And the fund has helped replace a beloved Old North Dayton bakery with a new shop that will continue its legacy and try to expand upon it.
The First Floor Fund, which launched last fall, already has awarded more than $2 million in financing to more than a dozen Dayton projects.
Beneficiaries say the low-interest and forgivable loans are extremely helpful at a time of high borrowing costs and expensive construction costs.
“The interest rate was really great — much lower than with a traditional bank, especially because interest rates are so high right now,” said Casey Nickole, the owner of SHAG Studios, which is a new project under development in southern Dayton.
The city of Dayton gave CityWide $7 million of its $138 million in federal COVID relief funds to create the First Floor Fund. The city’s spending plan for the money is called the Dayton Recovery Plan.
The fund offers low-interest loans worth between $50,000 and $300,000. The loan amounts can be no greater than half of total project costs.
The fund also offers forgivable loans worth up to $50,000 — or one-fifth of total project costs (whichever amount is less).
CityWide’s targeted loan interest rates are 2% and 4%, and 13 projects have been approved for financing.
This includes two restaurants in the Dayton Arcade; one restaurant in the Wright Dunbar area; four lounges and bars; three salons; one carryout business in St. Anne’s Hill; a specialty retail store; and a bakery.
“Small businesses play a major role in the vibrancy of our city,” said Shane Wilken, senior business development officer with CityWide. “They help create more appealing, walkable places and spur more developments and investments.”
SHAG Studios, at 1126 S. Main St., will offer 11,000 square feet of salon, personal care and mixed-retail services, such as hair, nail and massage treatments.
The property is a former medical office building, located across the street from the old Montgomery County Fairgrounds.
The upper level will have 15 rentable, luxury private suites that will be individually leased to small business owners, Nickole said. The upstairs area also will have an open-floor setup, with a dozen salon stations.
The lower level will be a micro mini-mall, said Nickole, who envisions DIY makers, artists and small retailers setting up shop.
“We want to be the location where independent creatives come to grow their business surrounded by like-minded professionals,” she said.
The market in the lower level will have office, studio and small retail spaces that offer short-term and very affordable leases, she said.
Miniature pop-up retail shops have become increasingly popular in cities across the globe.
“I think that short-term leases and small spaces are a really great way to help people see if their business has legs before committing to something too big,” she said.
Nickole received $292,500 in financing from the First Floor Fund; $50,000 was a forgivable loan.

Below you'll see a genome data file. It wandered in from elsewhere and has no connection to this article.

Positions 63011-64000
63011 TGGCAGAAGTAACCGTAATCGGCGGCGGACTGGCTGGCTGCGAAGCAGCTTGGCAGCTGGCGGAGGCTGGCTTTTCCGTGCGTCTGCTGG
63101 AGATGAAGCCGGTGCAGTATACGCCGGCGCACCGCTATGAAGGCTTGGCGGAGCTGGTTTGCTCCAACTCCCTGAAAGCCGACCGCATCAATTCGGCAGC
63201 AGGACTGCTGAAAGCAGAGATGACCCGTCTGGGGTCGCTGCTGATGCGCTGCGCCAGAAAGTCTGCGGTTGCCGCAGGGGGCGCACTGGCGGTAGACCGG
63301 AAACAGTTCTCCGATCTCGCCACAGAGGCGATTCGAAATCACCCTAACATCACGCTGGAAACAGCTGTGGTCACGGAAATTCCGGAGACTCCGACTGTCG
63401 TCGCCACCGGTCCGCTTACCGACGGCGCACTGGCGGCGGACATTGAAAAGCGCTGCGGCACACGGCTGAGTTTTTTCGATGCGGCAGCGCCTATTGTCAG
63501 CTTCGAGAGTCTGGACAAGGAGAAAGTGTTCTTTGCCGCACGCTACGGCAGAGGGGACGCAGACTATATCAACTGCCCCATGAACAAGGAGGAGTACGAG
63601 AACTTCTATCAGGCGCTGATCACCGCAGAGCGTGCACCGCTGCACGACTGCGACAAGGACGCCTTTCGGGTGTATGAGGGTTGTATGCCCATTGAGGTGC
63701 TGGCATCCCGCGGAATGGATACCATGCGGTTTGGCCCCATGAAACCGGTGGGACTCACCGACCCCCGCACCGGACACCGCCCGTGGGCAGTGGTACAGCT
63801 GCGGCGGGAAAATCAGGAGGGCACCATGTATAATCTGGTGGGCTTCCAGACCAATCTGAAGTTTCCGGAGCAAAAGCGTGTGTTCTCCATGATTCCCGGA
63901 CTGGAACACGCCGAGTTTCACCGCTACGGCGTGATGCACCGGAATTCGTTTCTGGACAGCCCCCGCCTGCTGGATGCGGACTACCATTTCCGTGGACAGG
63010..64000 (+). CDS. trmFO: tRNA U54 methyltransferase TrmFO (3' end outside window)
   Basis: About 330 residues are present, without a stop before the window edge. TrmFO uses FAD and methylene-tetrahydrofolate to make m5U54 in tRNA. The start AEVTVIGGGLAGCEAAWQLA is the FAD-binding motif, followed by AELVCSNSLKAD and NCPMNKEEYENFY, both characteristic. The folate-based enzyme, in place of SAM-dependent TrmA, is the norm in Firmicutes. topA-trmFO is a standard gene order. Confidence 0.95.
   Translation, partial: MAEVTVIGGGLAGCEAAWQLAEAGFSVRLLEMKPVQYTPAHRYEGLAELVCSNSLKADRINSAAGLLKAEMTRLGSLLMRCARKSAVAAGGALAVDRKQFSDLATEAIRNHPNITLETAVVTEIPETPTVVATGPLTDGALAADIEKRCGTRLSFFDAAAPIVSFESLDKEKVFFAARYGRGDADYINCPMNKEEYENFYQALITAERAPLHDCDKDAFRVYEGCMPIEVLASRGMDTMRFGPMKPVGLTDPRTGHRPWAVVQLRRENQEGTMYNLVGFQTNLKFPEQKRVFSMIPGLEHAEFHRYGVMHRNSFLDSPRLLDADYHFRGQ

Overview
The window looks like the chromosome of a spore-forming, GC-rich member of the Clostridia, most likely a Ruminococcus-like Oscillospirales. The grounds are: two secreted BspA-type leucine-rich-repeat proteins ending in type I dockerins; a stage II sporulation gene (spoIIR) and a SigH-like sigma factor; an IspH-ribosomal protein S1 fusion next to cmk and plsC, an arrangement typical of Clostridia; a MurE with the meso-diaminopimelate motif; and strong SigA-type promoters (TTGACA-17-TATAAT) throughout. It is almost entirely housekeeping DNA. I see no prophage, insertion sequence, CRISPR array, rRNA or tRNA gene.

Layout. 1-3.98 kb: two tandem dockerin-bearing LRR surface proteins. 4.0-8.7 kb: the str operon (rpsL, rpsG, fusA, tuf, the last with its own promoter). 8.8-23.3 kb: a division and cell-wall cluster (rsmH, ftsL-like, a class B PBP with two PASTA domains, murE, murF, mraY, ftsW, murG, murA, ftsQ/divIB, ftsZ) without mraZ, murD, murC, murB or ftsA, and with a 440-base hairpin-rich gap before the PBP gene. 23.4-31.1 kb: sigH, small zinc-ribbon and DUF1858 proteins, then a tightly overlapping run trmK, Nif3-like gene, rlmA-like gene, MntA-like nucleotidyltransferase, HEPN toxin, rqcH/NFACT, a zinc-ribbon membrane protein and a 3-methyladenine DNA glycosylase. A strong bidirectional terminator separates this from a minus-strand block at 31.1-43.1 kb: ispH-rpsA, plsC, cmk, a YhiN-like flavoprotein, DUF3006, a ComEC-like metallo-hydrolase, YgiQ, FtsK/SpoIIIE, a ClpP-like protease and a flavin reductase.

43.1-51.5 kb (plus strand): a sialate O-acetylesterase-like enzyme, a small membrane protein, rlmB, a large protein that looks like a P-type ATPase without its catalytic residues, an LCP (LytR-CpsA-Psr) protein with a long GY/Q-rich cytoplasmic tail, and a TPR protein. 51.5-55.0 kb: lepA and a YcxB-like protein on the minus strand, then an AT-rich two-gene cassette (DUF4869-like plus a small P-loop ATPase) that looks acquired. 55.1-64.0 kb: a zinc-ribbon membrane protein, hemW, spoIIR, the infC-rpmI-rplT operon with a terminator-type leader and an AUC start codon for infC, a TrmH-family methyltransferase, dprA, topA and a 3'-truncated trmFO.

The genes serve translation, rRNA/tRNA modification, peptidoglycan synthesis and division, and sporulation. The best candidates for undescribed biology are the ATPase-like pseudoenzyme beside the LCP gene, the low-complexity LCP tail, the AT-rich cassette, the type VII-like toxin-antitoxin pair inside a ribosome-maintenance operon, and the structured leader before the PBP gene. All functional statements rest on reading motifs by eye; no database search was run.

The primary loan has a fixed rate of 3%, while the secondary, forgivable loan has a 1% fixed rate, CityWide said.
Nickole said she thinks the interest rate on a traditional bank loan could have been 9% or 10%.
“The difference between 3% and 10% is a massive amount of money — like hundreds of dollars a month,” she said.
Nickole said she definitely was going to do some kind of project in Dayton since she decided to move back here from Seattle during COVID.
But she said it’s highly unlikely she would have moved forward with this project if not for financing from the First Floor Fund.
She said she would have had to charge tenants much higher rents if she had larger loan payments.
Nickole, who owns and operates a salon company in Seattle called BANG, said SHAG should open in mid-2023, and she wants to have tenants by August.
Reserve on Third
Erin Parrott and her fiancé, Edward Joiner, also received loans from the First Floor Fund to help renovate a storefront space at 452 E. Third St. in the Cannery Lofts building, which is the former home of Therapy Café, a nightclub.
Parrott is turning the space into the Reserve on Third, a 25-and-older lounge that she says will offer an “elevated” experience at reasonable prices.
Parrott said they don’t know yet what days of the week the Reserve will be open, but it will have a live DJ on the weekends, Fridays will be Latin night and Sundays will offer brunch.
The Reserve on Third will have a full bar and will sell dishes that are easy-to-eat and do not require people to sit down to dine, Parrott said.
The establishment will have reservable sections that offer bottle service.
Reserve on Third will open this summer, possibly by the end of July, Parrott said.
Parrott said the storefront space needed a lot of work.
She said two first floor loans are helping cover construction and other project costs to transform the property into something special and “the space Dayton deserves.”
“There really are no words — we’re really grateful,” she said. “We’ve already poured more than six figures into this so far, and that’s just (to get to) the current state it’s in.”
Parrott said one of the great things about the First Floor Fund is that loans can be used for working capital.
She said many financial institutions will not issue loans to cover everyday operations.
CityWide says loans can be used for permanent working capital, building renovations, tenant improvements and equipment, furniture and fixture purchases.
Baker Benji’s, a full-service bake shop, had its grand opening on Saturday. The owner purchased the Evans Bakery and opened up his new shop in the bakery’s longtime location at 700 Troy St.
Baker Benji’s was the first business that has received First Floor Fund to open its doors.
The project would not have happened without loans from the fund, said Benjamin “Benji” Stuckey, the owner.
“Honestly, without their funding, this dream of mine would not have come true,” he said.